Posted in Blaugust

Blaugust 2022: What’s the most important blogging metric? (it ain’t hits)

Back when I joined the do-it-yourself HTML throng of GeoCities in 1996, I was not alone in absolutely craving feedback on my site. There were “guestbooks” (which you kids would call a “comments section” today), but even sites that lacked those were sure to have a hit counter on the front page. That ever-ticking-up counter let you know how popular you were, and for a while there, it was a genuine thrill to check out your site in the morning and see that 10 people (or whatever) had visited in the night.

Stats, SEO, views, demographics, and all the rest haven’t gone away. Every blog platform I know of offers some way to track and break down all of the visits you’re getting. And it’s easy to get addicted to that. I mean, a while back when reading blogs was much more the hot thing, I saw posts routinely shooting into the tens of thousands of views on dumb stuff like “Champions Online bingo cards.” I got a high off of seeing those view counts every day.

But gradually, I realized a few things. One, this was tempting me far too much into narcissism for my own good. Becoming obsessed with view counts and likes and whatnot is a good way to seeking validation from the approval of strangers. And chasing that popularity never has a good ending for anyone.

Two, views come and views go, but those numbers only tell you so much. They don’t tell you if someone actually enjoyed what you wrote. And they don’t reflect how you feel about your own post.

So a while back — years and years now — I simply stopped looking at any of my site’s stats. I just don’t. I know I’m not as popular as I used to be because blogs or the subject I primarily write about (MMORPGs) aren’t as popular. And that’s OK, because it’s not the blogging metric that I crave.

Simply put, I’ve found that the joy in blogging and writing is putting entertaining and informative content out there that interests me enough to write and others to read. I want to offer my services as a writer, not to please others, but to make their days a bit better and share in the passion of our mutual hobby of gaming. So seeing comments or getting like notifications on posts doesn’t go to my ego these days as it does to my gratitude bin. I’m grateful that people read the silly nonsense that I put out there, and I hope they get a smile or some measure of affirmation from it.

Kids, let go of your stats. Those numbers will crush your mind if you let them. It’s so freeing to let them go. Just write to write — and see the exciting places that it takes you.

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8 thoughts on “Blaugust 2022: What’s the most important blogging metric? (it ain’t hits)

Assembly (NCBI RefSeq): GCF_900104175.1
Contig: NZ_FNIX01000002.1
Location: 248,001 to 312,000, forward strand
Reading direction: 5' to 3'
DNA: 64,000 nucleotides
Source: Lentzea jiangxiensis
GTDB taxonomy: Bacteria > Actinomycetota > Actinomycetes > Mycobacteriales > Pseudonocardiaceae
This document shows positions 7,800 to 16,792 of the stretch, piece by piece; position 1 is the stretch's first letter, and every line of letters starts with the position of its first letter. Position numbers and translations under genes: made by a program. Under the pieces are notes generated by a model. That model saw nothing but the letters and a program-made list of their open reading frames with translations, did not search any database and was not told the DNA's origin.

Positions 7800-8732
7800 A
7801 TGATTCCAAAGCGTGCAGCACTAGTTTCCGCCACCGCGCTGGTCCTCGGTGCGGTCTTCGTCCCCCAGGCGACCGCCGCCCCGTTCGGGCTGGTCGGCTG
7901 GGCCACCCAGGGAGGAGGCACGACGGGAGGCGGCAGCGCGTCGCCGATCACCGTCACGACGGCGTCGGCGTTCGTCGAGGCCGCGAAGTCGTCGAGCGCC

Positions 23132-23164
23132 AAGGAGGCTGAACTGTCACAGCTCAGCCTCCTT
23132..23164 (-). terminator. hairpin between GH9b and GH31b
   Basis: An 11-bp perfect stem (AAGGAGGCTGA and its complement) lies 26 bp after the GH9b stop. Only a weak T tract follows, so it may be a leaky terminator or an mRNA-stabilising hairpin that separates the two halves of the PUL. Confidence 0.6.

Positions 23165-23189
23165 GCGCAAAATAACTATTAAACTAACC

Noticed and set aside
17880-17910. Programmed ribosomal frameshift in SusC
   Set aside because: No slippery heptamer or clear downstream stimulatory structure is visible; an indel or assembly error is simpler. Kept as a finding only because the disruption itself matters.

1. Excellent post! It is so hard to let go of the numbers, though, as an analytic type person. I reflect on them mostly to know what topics seem to be important to the people coming to my site – though most the time, that doesn’t lead to new writing because that post is already out there!

    Clinging to numbers is a sure-fire way to finding disappointment, especially for a newer blogger. Like you, I remember a time when just 10 visitors to my little HTML site was exciting! I’m trying to get back to that mindset again and just create for the sake of creating.

  2. I wholeheartedly agree. I still have a stat counter (or two) at the bottom of my blog, but I realized many moons ago that many, if not most of those hits are bots and web crawlers, not really people reading my “words of wisdom.”

  3. 100% agree with all of that. I imagine every blogger goes through a phase of watching their stats like the results of a favorite sports team but anyone who stays the course gets to realize what a mug’s game it is.

    I stopped paying close attention to stats years ago. Nowadays I sometimes take a look when Google send me one of their highlight emails or if I’m researching a post that requires up to date info on some stat-related topic but I often go months without even glancing at them.

    Comments is my guide metric although even those aren’t really very indicative. Often it’s the shorter, throwaway posts that trigger a flurry of comments while the ones that took hours of research go unrermarked. In the end you have to be satisified you’ve said what you wanted to say and leave the rest to fate.

  4. I dunno. I appreciate knowing that I’m not talking ENTIRELY to myself… but I am no longer under any illusion that I could get a job in the game industry so don’t really feel the need to continually self-promote anymore. Still, I do like feedback.

  5. This is quite encouraging as it tells you how far you have gone in terms of the metrics. It is very important to pay attention to the statistics particularly when you are still coming up.

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